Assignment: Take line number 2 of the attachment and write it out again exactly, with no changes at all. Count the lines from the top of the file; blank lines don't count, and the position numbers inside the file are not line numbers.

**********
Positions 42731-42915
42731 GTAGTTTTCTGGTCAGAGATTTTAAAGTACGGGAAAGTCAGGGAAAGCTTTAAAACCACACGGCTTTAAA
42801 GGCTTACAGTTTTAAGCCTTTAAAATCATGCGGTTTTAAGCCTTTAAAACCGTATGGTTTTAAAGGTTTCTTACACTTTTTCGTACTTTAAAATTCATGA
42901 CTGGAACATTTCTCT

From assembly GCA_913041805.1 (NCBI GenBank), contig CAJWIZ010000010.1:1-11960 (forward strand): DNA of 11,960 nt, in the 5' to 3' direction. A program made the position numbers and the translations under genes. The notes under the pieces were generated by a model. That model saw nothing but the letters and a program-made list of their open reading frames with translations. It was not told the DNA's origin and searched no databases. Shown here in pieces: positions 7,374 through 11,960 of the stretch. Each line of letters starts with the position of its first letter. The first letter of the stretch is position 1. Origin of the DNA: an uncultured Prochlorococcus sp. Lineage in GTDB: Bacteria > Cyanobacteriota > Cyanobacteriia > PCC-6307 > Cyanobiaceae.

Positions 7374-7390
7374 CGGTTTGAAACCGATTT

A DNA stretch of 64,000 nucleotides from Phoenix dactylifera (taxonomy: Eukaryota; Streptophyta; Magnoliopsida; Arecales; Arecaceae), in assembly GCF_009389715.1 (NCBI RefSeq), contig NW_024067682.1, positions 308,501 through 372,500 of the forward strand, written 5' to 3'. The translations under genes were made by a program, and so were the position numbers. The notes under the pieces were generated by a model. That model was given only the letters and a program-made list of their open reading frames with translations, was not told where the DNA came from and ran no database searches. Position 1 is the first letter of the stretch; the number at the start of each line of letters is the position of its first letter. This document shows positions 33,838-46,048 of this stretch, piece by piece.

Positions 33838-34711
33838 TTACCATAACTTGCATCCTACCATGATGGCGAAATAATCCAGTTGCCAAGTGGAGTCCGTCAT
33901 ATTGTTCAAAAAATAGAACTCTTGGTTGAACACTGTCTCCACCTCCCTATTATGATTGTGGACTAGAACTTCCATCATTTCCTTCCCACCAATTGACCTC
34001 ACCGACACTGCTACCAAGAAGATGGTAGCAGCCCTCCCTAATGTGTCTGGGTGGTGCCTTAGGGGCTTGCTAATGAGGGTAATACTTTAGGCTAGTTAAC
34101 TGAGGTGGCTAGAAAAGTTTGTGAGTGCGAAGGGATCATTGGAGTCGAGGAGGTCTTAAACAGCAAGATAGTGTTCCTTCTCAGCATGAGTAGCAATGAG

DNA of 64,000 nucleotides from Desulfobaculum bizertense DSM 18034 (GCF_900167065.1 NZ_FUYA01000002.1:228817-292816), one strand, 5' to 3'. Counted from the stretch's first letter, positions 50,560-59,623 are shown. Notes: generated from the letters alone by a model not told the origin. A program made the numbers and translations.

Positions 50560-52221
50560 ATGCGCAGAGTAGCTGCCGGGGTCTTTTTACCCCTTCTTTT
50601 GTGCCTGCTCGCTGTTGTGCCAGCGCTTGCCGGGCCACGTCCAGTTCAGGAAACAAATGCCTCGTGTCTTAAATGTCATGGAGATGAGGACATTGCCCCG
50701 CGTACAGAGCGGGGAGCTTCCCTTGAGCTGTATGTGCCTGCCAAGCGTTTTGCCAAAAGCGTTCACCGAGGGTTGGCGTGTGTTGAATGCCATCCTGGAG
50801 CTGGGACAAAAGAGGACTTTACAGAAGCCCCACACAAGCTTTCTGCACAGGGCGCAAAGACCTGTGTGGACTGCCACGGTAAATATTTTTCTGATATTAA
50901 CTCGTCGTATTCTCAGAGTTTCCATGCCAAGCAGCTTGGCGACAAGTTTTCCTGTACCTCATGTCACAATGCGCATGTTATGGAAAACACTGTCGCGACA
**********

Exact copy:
42731 GTAGTTTTCTGGTCAGAGATTTTAAAGTACGGGAAAGTCAGGGAAAGCTTTAAAACCACACGGCTTTAAA